Epidemiological studies have investigated the association of cognitive impairment with chronic respiratory diseases, including asthma,[4],[5],[6],[7] and COPD [8],[9],[10],[11],[12] with inconsistent results. A majority of these studies were conducted using populations from high income countries. Given that approximately 58% of cognitively impaired people currently live in low and middle-income countries, such as Mexico, with the percentage expected to increase to 63% in 2030 and 71% in 2050, and that chronic respiratory disease remains one of the major causes of mortality in Mexico,[13] it is important to investigate their relationship. Thus, using a prospective cohort study of 2782 older Mexican adults aged ≥60 years, we investigated the association of chronic respiratory disease with cognitive impairment.


 » Materials and Methods Top


We obtained the study data from the Mexican Health and Aging Study (MHAS) cohort, details of which have been previously described.[14] We included participants aged ≥60 years with no evidence of cognitive or functional impairment in 2001 (Wave I) and who had completed ≥2 cognitive assessments in 2001, and either ≥2 cognitive assessments or a proxy measure for cognitive assessment in 2012 (Wave III). The MHAS study protocol was approved by the Institutional Review Board of the University of Texas Medical Branch.

Primary outcome was participants' cognitive impairment status at Wave III. Cognitive functioning for participants was assessed using the brief version of the Cross-Cultural Cognitive Examination (CCCE), a validated screening instrument for epidemiological and cross-cultural assessment of patients designed for cognitive impairment screening.[15] Based on the diagnostic criteria established by National Institute on Aging-Alzheimer's Association workgroups, we classified an older adult as cognitively impaired if he/she performed ≥1.5 SD lower than what would be expected according to his/her age. For participants who were unable to complete the core questionnaire during Wave III due to limitations in health, language, or other reasons, cognitive functioning was assessed using the brief version of the Informant Questionnaire on Cognitive Decline in the Elderly (IQCODE).[16] We ascertained participants as cognitively impaired if they had an average score ≥3.4 on the IQCODE. Using the two instruments, all participants were categorized into two groups, namely, “cognitive normal” or “cognitive impaired.”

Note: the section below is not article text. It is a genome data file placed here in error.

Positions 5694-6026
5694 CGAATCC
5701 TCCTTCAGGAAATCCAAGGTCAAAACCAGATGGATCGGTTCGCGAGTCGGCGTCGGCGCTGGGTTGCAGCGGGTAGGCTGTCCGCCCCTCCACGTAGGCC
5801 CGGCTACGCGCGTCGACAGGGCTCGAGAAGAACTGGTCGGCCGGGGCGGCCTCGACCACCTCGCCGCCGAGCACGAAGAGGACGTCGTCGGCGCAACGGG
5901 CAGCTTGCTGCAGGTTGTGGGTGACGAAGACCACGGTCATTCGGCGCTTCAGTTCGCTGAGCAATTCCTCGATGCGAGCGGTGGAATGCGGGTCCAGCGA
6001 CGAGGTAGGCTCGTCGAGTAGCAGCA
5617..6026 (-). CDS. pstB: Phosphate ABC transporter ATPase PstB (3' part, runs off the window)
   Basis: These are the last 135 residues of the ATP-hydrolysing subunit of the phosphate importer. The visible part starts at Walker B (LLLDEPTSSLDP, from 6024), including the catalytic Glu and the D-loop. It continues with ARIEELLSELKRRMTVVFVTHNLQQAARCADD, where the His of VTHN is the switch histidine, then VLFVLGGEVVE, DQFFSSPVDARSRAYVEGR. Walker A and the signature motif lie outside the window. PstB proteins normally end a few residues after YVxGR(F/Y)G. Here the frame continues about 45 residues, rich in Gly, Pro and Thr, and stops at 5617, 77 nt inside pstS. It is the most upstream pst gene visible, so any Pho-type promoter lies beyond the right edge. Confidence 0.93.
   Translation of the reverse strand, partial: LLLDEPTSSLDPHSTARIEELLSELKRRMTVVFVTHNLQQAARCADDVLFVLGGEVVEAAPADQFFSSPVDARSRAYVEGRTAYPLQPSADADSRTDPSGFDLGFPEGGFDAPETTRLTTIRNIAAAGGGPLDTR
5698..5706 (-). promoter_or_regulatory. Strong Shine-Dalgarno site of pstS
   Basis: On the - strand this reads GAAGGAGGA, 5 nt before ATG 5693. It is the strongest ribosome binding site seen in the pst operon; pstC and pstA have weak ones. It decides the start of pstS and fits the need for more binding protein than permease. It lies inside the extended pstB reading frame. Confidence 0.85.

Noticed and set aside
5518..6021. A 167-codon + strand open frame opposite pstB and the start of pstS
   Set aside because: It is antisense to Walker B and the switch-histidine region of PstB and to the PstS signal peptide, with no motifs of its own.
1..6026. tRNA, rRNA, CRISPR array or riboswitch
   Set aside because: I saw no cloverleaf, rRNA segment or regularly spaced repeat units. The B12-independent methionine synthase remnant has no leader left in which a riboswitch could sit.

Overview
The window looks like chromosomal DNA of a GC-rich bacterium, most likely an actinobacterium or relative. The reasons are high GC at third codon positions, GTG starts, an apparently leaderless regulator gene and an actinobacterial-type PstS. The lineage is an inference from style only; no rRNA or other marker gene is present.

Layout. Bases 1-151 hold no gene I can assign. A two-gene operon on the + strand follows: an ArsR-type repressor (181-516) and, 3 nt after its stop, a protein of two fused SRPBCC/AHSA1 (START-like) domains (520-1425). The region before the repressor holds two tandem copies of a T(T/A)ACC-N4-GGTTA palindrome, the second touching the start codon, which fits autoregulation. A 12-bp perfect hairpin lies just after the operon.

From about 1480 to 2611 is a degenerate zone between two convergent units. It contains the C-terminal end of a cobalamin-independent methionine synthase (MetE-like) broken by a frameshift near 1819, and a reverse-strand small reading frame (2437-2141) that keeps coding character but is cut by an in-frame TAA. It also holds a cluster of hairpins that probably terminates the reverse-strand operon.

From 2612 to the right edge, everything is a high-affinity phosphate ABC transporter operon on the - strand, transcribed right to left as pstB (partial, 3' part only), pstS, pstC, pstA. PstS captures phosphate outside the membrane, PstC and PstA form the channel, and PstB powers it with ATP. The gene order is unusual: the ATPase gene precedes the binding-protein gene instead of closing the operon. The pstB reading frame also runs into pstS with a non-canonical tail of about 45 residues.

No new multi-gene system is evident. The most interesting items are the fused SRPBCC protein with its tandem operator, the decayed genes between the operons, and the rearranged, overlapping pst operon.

Study exposure was diagnosis of chronic respiratory disease, which was assessed using a self-administered questionnaire at Wave I. We categorized a participant as being diagnosed with chronic respiratory disease if they responded positively to having been told by a physician that they had either asthma or COPD. MHAS measured COPD and asthma in one variable, and we combined them into chronic respiratory disease diagnosis because both are chronic lung diseases possibly leading to increased inflammation and a chronic hypoxic-hypercapnic state, and have similar effects on cognitive impairment. We selected several participant sociodemographic and lifestyle factors, as well as health conditions as covariates based on the existing literature.[5]

Descriptive statistics were presented as mean ± standard deviation for continuous variables and frequencies and proportions for categorical variables. Bivariate analyses were conducted to assess differences between chronic respiratory disease categories by participants' sociodemographic and lifestyle factors, and health conditions using Chi-square test for categorical variables and t- test for continuous variables. We conducted multivariable logistic regression analysis to estimate the relative odds of cognitive impairment with diagnosis of chronic respiratory disease, adjusting for confounders. We tested an a priori interaction hypotheses as to whether participants' gender, age, or other health conditions (defined as having at least one diagnosis of hypertension, diabetes, heart attack, stroke, or depression) were effect modifiers of the relationship by including each one as cross-product in separate adjusted models. A P < 0.05 was considered significant for all statistical inferences. Data management and analyses were conducted using R version 3.1 (Vienna, Austria).


 » Results Top